So you’ve decided to get into vinyl records. Great! In our humble opinion, music on vinyl is the most rewarding listening experience of all.
But should you buy a turntable or a record player? The two terms are often used interchangeably, which often causes confusion for those just starting out with their record collection.
So what’s the difference between a turntable and a record player?
It’s turntable vs record player in the ultimate vinyl showdown!
In all seriousness, there’s a little history behind the differences and why the terms are often interchangeable, but to start, here’s the consensus view by today’s standard:
A turntable is a stand-alone device designed to play your records and send the signal out to your HiFi system for amplification. The core components are as follows:
- A plinth (the base).
- A platter (the turntable that spins).
- A tonearm, cartridge, and stylus (the components that track your records).
Turntables do not have speakers, so you’ll need to connect this device to a receiver or amplifier before the music can play through a set of speakers.
In-between the turntable and your amplifier, you will also need a phono preamp to produce a full-frequency response. Below is an example of a great affordable turntable – the U-Turn Orbit.
What is a Phono Preamp?
A phono preamp (or phono stage) is an audio component that performs two critical functions. Firstly, it will amplify the signal level up to a level suitable for the standard AUX input on your system. Secondly, it will apply an equalization curve to inverse the standard frequency adjustment made during the record cutting process.
You see, the signal produced by a record cartridge is very weak (much lower than the standard “line-level signal” produced by other consumer Hi-Fi electronics). Also, when a record is cut, the bass frequencies are reduced, and the high frequencies are boosted. This equalization helps to permit longer recording times by keeping groove dimensions small, while also increasing sound quality and decreasing record wear. To play back a record, we need to reverse this process. Otherwise, the music will sound tinny and very quiet. A phono preamp does this by applying the industry standard RIAA (Recording Industry Association of America) equalization curve. To learn more about this process in detail, check out our article ‘why do I need a phono preamp’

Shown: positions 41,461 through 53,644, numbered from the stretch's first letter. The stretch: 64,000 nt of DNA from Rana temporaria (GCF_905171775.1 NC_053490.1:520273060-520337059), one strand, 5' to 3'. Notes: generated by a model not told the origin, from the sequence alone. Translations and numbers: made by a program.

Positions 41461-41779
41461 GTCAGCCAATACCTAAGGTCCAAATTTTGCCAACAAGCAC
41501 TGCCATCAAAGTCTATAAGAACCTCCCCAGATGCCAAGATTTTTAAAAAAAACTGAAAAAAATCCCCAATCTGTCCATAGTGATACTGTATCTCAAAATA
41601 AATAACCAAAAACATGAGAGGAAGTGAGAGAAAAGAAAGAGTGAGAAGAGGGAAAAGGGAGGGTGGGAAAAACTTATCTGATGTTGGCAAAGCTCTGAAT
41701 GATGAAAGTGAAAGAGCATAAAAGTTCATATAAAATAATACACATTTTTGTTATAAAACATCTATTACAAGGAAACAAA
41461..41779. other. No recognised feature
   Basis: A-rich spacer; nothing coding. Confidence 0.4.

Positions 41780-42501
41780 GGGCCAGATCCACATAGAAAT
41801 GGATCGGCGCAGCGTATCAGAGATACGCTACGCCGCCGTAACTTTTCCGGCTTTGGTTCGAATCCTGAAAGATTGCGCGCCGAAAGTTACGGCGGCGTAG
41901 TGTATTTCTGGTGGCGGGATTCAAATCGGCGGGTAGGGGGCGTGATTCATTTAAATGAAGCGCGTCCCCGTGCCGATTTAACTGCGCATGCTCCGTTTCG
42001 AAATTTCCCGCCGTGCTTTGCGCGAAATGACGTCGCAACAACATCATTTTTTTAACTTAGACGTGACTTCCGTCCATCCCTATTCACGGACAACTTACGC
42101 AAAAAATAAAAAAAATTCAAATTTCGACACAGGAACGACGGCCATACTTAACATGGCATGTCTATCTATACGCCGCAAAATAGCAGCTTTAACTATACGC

Some turntables have a built-in phono preamp, but most will require you to buy an external device, or plug into a phono preamp built into your receiver or amplifier.
These days, most regard record players as devices that combine all the required components to play back and listen to records in a single device. Thus, the turntable, preamp, amplifier, and speakers are all housed in a single unit.
Record player example: Crosley all-in-one record player with built in speakers and bluetooth.
Examples of Different Turntable Setups:
Below are some turntable setup examples, simply demonstrating different configurations when hooking a separate turntable up to your speakers. These are just some examples for the purpose of demonstration.
Above is a simple setup comprising of a turntable, integrated amplifier with built-in phono preamp, and a set of passive speakers.
Stepping up from here, you can improve the sound quality by using a separate phono preamp between the turntable and your receiver/amplifier. As your system grows, you could choose to separate the preamp and power amp stages instead of using an integrated amplifier as show (which houses the preamp and power amp elements required to receive input devices and amplify them to your speakers.
For simplicity, if your turntable has bluetooth connectivity, you could consider a direct bluetooth connection to your bluetooth speaker or Hi-Fi system.
Which is Better? Turntable or Record Player?
The answer depends on your intentions; are you getting into vinyl records for the sound quality and a Hi-Fi experience, or are you starting a collection mainly for the aesthetic and a retro vibe?
Also, what is your budget? Record players are generally a cheaper route to getting started with vinyl as they’re ready to go out-of-the-box without any additional equipment. Most modern record players sit in the affordable category these days, so it’s a quick and affordable way to start spinning records.
The trade-off, of course, is sound quality and performance. Like most things in Hi-Fi, the more you separate the components of a system, the better that device will perform the task. In summary, it’s all a matter of balancing convenience, price, and sound quality.
A good quality turntable will perform better in the three core areas of build quality, record wear, and, ultimately, sound quality.
Brands such as Victrola, Crosley, and Steepletone design all-in-one record players. They have a really appealing retro aesthetic, but most are designed for the affordable end of the market and do not have the same build or component quality as even some of the most affordable turntables.